After two months in our residency house in Jaffa, Mexican artist Moris' (Israel Moreno) residency has come to an end. To showcase the artworks he produced during his stay, he presented his installations and collages in a grand exhibition in the residency house itself. The exhibition displayed the creative process Moris underwent during his time in Israel. Collecting discarded objects he found on the street or the beach, picking up old paintings from the flea market in Jaffa and cutting out eye-catching snippets from the newspaper on a daily basis manifested into a striking constellation of larger-than-life artworks. At the entrance of the impressive and spacious residency house hangs a giant mobile, "Nothing Grows Accordingly", made from rusted metal objects rejected by the sea. The piece, whose title also names the exhibition, sets the tone of the entire display – the rust and decay of the objects gives life to the material, like a breathing and growing reef at the bottom of the sea.
In the main hall, the rest of the works were placed on pedestals or hung on the walls, each of them "alive" in their own way. "Dogs Trying to Kill Us", a ready-made sculpture acquired by START, made out of rubber, concrete, rope and knives, was positioned on its rounded base, so it stood at an angle. This created an internal tension in the work, between its own physicality and the force of gravity, a tension that channeled into the two knives at either end, jutting out like concordes slicing through the sky. Although completely immobile, the work contains a violent dynamism that keeps the viewer on edge.
"Broken Sky 16", also acquired by START, is a decorative wall piece created from old oil-paintings Moris selected from the nearby Jaffa flea market. To recreate the old "amateur" paintings, he tore them and stapled their frames together. Destroying the paintings was actually Moris' way to re-incarnate them into new works of art and keep them from perishing. The result was a beautiful wall-hanging of a dreamy sky, fading into the vacant spaces with an air of melancholy. The work is also a subtle commentary on the mechanics of the art market and how “value” is created of thin air.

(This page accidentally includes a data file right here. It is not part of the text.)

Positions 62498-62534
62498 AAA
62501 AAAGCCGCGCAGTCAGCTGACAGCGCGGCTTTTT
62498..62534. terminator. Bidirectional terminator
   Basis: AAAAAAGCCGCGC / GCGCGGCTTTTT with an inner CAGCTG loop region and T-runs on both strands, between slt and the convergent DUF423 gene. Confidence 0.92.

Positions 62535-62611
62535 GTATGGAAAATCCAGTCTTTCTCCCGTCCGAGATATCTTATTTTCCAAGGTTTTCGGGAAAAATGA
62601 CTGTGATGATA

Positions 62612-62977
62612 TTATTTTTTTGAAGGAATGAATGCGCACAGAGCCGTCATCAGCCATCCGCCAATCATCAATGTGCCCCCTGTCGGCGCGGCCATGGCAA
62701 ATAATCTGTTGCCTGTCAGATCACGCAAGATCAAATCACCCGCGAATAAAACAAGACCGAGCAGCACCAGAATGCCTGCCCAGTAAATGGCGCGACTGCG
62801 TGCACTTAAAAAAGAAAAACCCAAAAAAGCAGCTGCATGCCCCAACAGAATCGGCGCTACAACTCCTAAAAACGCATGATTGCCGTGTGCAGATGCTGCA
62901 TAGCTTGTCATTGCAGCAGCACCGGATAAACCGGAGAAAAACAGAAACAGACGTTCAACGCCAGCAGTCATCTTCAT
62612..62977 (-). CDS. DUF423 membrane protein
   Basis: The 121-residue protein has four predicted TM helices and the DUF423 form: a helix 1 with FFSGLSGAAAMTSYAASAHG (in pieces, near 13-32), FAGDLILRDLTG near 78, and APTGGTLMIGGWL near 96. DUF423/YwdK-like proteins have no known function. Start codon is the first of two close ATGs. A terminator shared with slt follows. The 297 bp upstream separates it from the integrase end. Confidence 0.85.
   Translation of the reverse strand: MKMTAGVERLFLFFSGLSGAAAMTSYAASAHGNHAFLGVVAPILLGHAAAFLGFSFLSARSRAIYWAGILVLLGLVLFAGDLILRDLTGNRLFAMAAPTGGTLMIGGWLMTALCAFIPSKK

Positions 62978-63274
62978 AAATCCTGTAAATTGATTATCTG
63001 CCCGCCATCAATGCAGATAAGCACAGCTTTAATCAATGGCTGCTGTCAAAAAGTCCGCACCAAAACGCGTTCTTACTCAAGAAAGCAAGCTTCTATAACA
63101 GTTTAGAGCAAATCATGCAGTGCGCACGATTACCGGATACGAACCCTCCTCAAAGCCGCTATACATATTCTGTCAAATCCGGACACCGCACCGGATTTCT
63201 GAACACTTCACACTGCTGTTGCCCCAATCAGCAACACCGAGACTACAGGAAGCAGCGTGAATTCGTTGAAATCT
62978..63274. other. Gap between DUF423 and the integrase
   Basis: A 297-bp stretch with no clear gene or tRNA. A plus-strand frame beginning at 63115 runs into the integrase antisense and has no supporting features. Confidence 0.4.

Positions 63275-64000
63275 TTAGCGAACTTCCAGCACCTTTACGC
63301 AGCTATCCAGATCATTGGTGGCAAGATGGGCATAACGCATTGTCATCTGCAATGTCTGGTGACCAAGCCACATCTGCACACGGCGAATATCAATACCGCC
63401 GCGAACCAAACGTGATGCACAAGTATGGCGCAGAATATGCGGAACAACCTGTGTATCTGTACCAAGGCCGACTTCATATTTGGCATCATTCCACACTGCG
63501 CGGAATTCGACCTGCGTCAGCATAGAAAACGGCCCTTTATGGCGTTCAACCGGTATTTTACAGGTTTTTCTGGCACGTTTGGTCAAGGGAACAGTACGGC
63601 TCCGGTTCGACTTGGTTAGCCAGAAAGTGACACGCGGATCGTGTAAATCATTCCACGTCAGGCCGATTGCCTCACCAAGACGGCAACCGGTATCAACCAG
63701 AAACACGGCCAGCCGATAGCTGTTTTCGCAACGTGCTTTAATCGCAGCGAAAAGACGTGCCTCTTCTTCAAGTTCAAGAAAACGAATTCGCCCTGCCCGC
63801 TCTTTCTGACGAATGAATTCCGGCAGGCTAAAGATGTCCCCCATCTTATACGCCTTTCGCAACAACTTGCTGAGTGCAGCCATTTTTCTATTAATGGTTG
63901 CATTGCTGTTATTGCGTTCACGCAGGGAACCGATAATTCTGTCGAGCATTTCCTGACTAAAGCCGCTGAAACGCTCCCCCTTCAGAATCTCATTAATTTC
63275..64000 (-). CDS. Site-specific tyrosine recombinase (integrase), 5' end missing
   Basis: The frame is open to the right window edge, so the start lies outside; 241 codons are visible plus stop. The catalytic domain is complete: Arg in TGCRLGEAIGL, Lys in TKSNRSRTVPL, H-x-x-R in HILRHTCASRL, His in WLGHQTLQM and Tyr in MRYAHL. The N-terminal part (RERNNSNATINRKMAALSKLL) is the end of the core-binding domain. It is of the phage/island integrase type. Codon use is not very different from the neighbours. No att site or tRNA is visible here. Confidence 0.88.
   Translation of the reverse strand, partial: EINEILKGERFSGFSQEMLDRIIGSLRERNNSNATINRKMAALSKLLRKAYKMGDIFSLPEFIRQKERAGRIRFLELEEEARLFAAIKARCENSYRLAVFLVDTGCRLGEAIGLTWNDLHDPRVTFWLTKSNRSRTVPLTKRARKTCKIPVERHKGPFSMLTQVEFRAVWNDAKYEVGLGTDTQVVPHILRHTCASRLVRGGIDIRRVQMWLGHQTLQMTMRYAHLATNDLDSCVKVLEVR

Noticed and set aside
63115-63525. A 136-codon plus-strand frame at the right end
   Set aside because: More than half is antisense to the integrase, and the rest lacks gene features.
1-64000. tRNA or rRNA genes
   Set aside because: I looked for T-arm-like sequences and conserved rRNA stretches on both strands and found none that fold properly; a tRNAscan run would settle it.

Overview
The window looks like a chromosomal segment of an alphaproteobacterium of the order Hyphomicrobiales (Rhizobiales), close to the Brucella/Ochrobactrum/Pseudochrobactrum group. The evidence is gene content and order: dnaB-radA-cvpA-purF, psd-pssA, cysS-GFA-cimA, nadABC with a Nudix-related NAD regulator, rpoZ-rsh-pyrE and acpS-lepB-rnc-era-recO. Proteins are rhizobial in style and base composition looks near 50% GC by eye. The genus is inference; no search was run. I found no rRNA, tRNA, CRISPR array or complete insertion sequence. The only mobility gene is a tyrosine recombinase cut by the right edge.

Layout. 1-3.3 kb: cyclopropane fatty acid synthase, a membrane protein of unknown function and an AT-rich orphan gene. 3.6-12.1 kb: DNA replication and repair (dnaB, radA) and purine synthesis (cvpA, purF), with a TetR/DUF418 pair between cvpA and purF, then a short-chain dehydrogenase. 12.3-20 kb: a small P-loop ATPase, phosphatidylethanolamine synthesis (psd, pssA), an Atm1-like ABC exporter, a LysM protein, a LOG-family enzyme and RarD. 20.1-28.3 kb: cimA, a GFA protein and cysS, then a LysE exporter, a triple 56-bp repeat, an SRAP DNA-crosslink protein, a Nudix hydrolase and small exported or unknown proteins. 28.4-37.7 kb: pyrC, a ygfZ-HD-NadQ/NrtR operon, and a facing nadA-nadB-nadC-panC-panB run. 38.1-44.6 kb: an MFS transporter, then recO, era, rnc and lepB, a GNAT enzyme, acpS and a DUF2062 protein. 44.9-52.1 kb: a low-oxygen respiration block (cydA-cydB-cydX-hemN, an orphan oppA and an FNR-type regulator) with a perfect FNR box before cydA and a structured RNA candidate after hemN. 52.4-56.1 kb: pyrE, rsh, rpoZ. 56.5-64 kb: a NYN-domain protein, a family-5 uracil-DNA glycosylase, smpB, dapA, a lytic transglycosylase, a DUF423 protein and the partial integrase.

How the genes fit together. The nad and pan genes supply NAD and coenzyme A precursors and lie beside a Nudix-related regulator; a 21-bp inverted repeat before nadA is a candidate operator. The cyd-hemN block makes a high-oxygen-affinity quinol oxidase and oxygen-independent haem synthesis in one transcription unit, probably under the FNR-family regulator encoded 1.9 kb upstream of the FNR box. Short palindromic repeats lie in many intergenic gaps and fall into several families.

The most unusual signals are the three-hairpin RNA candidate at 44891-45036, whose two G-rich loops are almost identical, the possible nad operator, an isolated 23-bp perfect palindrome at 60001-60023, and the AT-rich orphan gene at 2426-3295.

We opened the exhibition on the eve of July 28th, and all who attended were awe struck by the direct and piercing pieces. The exhibition was a continuation of Moris' career-long discussion with violence, but this time his works explored the concept from within the Middle Eastern context. The pieces extracted from the sea originate from a problematic habitat of territorial waters, and knives that jut out from several pieces are saturated with a sense of nationalism and terror, in contrast to his previous works made in Mexico, that dealt with the criminal violence of gangs and theft. Without a doubt, his new works are an interesting and thought-provoking addition to his already-impressive body of work.
Beyond the unique personal experience, participation in the residency was for Moris a stepping-stone in his artistic career. Firstly, the residency provided exposure of his work and repertoire to new audiences. Second, through the program Moris obtained press coverage and visibility via the Tiroche DeLeon and ST-ART websites and social media. And finally, the exhibition gave Moris the space and opportunity to see his artistic vision come to life and present it to the public.
For more about Moris' residency, watch our interview.
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